Holguin – On Monday, Pope Francis celebrated Mass in the Eastern Cuba city of Holguin becoming the first Pope to visit the city where the Castro brothers and leaders of Cuba, Fidel and Raul, grew up.
He praised the “efforts and sacrifices” made by Cuba’s Catholic Church to work on the island amid a delicate period of transition, scarce resources and a history of tensions with the communist regime as he said a Mass for tens of thousands of people in sweltering heat.
The date was a personal special for the Pope, as September 21 was the day when the Argentine pope said he first felt a calling from God back in 1953. The 17-year-old man named Jorge Mario Bergoglio was heading to meet friends for a picnic marking the start of spring in the southern hemisphere when he felt an urge to enter a church he was passing in Buenos Aires.
“I can’t say what is was but it changed my life,” he told one biographer.
Holguin is the Pope’s second stop on an eight-day, six-city tour, and as the center of Cuban music the Mass was accompanied by lively Caribbean sounds.
“I know the efforts and the sacrifices being made by the Church in Cuba to bring Christ’s word and presence to all, even in the most remote areas,” he said at an open-air mass in the eastern city of Holguin.
In his first two days in Havana, the pope met with both Castro brothers. Both educated by Jesuits, repressed the Church after the 1959 revolution but relaxed restrictions from the 1990s and have now seen three pontiffs visit them in less than two decades.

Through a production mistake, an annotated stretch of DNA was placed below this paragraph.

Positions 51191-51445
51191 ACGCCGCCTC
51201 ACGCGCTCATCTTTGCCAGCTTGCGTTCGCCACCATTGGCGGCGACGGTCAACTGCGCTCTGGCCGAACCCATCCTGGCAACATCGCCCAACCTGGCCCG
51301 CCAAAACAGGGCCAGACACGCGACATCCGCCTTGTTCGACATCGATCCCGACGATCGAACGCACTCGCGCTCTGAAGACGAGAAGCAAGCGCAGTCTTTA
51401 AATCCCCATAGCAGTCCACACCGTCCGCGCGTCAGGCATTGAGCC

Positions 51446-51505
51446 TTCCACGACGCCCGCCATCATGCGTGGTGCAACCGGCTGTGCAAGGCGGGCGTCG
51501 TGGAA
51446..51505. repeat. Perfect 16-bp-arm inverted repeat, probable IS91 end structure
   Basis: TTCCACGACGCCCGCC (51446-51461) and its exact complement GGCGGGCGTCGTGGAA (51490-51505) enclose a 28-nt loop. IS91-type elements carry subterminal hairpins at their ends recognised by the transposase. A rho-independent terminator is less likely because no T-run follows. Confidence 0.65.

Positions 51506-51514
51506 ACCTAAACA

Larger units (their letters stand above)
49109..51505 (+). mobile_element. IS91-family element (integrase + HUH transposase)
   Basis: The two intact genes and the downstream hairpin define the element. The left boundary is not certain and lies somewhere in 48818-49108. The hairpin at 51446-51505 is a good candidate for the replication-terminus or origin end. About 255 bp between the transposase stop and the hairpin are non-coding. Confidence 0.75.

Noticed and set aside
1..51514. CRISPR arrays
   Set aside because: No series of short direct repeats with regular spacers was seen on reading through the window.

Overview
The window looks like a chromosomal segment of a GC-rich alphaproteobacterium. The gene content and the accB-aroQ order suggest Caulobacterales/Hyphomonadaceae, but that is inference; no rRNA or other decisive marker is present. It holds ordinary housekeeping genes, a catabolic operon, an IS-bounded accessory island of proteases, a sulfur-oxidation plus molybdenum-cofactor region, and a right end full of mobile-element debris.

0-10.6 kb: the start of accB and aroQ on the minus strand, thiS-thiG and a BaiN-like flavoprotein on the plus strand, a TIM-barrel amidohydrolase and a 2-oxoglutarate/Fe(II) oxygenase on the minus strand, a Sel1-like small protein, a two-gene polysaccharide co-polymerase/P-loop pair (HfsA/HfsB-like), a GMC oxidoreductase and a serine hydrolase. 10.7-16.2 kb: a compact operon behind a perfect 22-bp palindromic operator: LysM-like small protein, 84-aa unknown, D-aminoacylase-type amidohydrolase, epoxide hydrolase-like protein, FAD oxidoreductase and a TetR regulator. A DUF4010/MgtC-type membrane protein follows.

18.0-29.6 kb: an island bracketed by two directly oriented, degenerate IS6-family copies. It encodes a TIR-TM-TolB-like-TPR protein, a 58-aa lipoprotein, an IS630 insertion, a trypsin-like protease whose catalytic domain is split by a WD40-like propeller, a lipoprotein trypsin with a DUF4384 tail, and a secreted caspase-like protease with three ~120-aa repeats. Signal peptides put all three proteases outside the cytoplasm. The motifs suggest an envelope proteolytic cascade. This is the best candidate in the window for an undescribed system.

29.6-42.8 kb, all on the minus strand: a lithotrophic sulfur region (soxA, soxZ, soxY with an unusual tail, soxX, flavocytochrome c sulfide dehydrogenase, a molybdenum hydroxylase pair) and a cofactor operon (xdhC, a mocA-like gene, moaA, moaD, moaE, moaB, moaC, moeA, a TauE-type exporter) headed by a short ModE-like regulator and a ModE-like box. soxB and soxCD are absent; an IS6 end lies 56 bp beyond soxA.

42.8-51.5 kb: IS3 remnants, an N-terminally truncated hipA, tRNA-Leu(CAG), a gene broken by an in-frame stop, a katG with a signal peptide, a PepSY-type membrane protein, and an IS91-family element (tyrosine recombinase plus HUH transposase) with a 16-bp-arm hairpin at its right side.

The government of President Raul Castro, who attended the Holguin Mass, had hoped the 78-year-old Francis would explicitly condemn the still-intact U.S. economic embargo against Cuba before leaving on Tuesday for Washington.
He has not done so yet but on arrival on Saturday, he did urge the old Cold War foes to deepen their detente after this year’s restoration of relations, which the Vatican mediated.
Cuba already has received three popes, Pope John Paul visited in 1998 and Pope Benedict in 2012, but the Church nevertheless faces numerous struggles in Cuba.
Half the island’s priests are foreigners as it struggles to recruit clergy in a country where only 10 per cent of the population describes itself as Catholic. Also the Church relies heavily on donations from abroad to do its work in the deeply impoverished country. However a crowd of tens of thousands braved the tropical heat to pack the square where Francis gave mass in Holguin,
“Believer or non-believer, we believe in the pope!” said to Reuters Yami Mendez, a retired schoolteacher in Holguin who is not a Catholic but, like most Cubans, holds Francis in high esteem.